Exclusive Pumping Mamas: Your Journey Matters Too

August is National Breastfeeding Awareness Month and the final week of the month is Black Breastfeeding Week. Black Breastfeeding Week was created because of the gaping racial disparity in breastfeeding rates. The most recent CDC data show that 75% of white women have ever breastfed versus 58.9% of black women. The CDC also reports that increased breastfeeding among black women could decrease infant mortality rates by as much as 50%.

These stats and awareness movements are not meant to create a divide among mothers. All of us are doing the best we can. Each of our journey's is unique and valid and the most important thing is to feed our babies, however that may look. There are still gaps that exist though. Misinformation, lack of support, cultural barriers, and inequities in care all contribute to decreased rates of breastfeeding and unless we talk more openly about our struggles, then change and healing will never take place.

Today, I am honored to share with you the powerful words of my dear friend and fellow mama, Alicia Knight. Alicia's raw and open account of her breastfeeding journey was inspired during breastfeeding week a couple years ago. She felt left out and not represented as an exclusive pumping mama. She told me how she needed to get her story out of her brain so she too could feel that she belonged. She needed to say out loud that her way was valid and real.

Exclusive pumping mamas, your journey matters too.

by Alicia Knight

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Sometimes breastfeeding looks like this. It's not nearly the bonding experience it is for some mothers. It doesn't involve significant amounts of skin to skin or late night feeding sessions nestled in the recliner in your baby’s room, just the two of you. It starts out with multiple lactation consultant visits assisting with positions, suggesting feeding your baby through a syringe - like a cat - to avoid nipple confusion. It’s waiting for your milk to come in, waiting 6 days to be exact, where is it?! It's being full of fear every time your baby starts crying for milk. Sometimes, it sounds like a lactation consultant telling you "if you feel that your baby is hungry, you need to feed your baby".  It looks like your supportive husband standing in close distance during breastfeeding sessions, attempting not to hover, with a bottle of formula just waiting for you to say pop the lid and feed the baby as you sob at your inability to perform.  It’s also coming to the realization that what you are doing is not working. The way you envisioned it may not work out. You may feel like a failure who can't do what you feel was intended of women. The significant bleeding, threat of infection, nipple shape and undetected lip and tongue ties are keeping you from getting there.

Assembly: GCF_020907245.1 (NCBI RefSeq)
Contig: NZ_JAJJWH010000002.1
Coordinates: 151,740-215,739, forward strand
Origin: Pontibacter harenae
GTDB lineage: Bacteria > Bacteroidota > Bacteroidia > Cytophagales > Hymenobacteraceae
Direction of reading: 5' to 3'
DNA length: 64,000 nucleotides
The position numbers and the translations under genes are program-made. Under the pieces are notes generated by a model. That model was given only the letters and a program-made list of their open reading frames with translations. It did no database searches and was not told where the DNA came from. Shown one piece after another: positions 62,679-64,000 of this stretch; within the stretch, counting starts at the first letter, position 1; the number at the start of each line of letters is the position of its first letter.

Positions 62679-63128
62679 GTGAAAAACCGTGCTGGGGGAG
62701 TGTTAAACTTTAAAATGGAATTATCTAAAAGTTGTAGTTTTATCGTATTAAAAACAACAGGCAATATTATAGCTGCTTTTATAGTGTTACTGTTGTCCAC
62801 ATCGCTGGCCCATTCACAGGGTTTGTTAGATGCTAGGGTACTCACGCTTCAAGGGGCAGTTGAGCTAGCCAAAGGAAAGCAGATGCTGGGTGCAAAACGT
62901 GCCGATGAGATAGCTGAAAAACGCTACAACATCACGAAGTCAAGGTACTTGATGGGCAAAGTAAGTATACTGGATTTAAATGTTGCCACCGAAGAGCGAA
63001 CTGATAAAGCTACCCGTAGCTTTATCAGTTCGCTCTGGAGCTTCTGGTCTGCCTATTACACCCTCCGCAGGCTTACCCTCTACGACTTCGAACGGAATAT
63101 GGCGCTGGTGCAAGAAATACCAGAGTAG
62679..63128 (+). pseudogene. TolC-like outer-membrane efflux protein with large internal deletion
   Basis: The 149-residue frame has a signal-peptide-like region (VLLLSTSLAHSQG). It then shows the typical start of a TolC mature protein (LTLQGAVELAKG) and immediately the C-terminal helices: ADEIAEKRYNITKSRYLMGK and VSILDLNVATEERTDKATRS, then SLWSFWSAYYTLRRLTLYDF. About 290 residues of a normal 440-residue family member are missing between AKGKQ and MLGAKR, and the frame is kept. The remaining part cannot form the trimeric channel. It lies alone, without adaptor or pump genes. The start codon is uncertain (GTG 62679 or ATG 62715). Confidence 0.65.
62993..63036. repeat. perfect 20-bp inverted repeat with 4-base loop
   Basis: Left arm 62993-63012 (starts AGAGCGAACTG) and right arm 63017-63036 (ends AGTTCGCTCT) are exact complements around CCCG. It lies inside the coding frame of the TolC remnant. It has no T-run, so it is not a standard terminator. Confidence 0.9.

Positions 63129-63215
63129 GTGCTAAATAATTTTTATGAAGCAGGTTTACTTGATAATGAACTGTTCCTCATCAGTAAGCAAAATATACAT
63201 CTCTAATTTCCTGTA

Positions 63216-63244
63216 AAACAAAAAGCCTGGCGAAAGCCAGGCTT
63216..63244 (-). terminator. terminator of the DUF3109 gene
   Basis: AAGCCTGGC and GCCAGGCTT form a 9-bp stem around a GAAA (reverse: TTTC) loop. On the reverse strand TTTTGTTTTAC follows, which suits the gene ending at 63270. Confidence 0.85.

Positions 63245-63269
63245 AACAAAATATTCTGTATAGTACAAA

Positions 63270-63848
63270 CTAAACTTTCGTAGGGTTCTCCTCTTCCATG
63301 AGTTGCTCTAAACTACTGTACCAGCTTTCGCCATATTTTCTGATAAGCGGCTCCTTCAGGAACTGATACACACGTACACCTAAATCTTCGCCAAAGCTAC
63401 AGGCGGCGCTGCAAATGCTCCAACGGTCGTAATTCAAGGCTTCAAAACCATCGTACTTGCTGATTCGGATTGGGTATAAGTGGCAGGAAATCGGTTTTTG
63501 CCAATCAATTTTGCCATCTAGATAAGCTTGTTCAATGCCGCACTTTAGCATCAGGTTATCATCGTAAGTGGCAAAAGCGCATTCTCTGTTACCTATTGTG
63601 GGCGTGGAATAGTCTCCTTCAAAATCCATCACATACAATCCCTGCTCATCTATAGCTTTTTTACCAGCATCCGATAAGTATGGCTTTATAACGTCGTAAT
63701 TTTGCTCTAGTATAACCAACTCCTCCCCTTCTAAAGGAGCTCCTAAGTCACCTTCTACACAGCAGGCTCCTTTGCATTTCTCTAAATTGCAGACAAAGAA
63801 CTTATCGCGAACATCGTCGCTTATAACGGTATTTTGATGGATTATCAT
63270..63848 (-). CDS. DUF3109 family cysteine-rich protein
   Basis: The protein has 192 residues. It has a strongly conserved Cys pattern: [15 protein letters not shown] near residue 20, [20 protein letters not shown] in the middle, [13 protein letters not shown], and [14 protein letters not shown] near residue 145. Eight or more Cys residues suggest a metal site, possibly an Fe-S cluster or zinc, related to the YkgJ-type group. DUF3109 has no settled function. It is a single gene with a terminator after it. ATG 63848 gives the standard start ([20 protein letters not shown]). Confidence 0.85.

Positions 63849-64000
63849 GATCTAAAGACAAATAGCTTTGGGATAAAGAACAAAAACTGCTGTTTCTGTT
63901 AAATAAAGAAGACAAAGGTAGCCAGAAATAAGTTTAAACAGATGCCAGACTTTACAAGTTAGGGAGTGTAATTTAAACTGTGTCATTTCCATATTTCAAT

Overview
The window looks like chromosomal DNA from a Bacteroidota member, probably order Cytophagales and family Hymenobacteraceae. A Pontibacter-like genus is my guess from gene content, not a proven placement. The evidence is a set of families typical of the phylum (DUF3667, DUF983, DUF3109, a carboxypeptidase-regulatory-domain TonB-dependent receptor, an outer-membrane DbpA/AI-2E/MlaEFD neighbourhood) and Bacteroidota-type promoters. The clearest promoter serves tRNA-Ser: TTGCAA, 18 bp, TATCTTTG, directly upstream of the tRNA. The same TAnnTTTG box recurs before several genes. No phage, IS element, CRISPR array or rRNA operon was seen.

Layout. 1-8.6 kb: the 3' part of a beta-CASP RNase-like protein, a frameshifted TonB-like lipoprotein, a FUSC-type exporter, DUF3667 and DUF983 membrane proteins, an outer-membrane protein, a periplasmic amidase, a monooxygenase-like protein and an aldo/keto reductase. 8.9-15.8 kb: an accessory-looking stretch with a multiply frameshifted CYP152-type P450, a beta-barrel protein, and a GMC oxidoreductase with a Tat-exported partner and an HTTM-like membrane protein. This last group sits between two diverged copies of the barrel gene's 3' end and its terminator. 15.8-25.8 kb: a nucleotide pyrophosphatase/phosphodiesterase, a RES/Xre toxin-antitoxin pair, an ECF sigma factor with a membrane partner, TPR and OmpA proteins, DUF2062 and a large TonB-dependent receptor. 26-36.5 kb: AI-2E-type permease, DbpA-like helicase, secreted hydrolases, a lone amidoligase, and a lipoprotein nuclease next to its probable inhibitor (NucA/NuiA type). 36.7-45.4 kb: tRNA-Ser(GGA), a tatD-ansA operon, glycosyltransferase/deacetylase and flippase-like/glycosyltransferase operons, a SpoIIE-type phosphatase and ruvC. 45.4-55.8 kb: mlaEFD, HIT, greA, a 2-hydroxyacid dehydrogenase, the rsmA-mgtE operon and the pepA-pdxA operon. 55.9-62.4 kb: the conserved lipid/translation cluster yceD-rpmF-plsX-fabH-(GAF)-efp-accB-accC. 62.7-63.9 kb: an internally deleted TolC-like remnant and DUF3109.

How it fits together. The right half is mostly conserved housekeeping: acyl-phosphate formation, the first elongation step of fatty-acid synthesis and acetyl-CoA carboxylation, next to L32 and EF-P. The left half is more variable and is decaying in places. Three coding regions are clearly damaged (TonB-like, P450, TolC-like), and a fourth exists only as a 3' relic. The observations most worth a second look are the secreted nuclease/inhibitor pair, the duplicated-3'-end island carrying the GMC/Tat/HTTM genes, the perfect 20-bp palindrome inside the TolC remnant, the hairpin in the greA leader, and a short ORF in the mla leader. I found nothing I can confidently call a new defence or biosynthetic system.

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So you get the hospital grade pump and keep going for your baby. You refuse to give up, even if it's not what you expected. You continue to feel defeated every time he cries for milk and every time you hook up to that pump. The panic and uncertainty that take over are immense and overwhelming. But you keep doing it for him and you keep doing it for you. You pump around the clock, setting alarm after alarm, cleaning pump part after pump part, adding One. More. Schedule. into your already schedule filled life as the mother of a newborn. You spend spare time bagging milk and writing down the amount of breast milk he took and when. You still get engorged, leak through your clothes and wear breast pads but with little of the bonding that other mothers who feed their babies from their breasts may feel.  You feed your baby less, because you are busy pumping while others have that chance.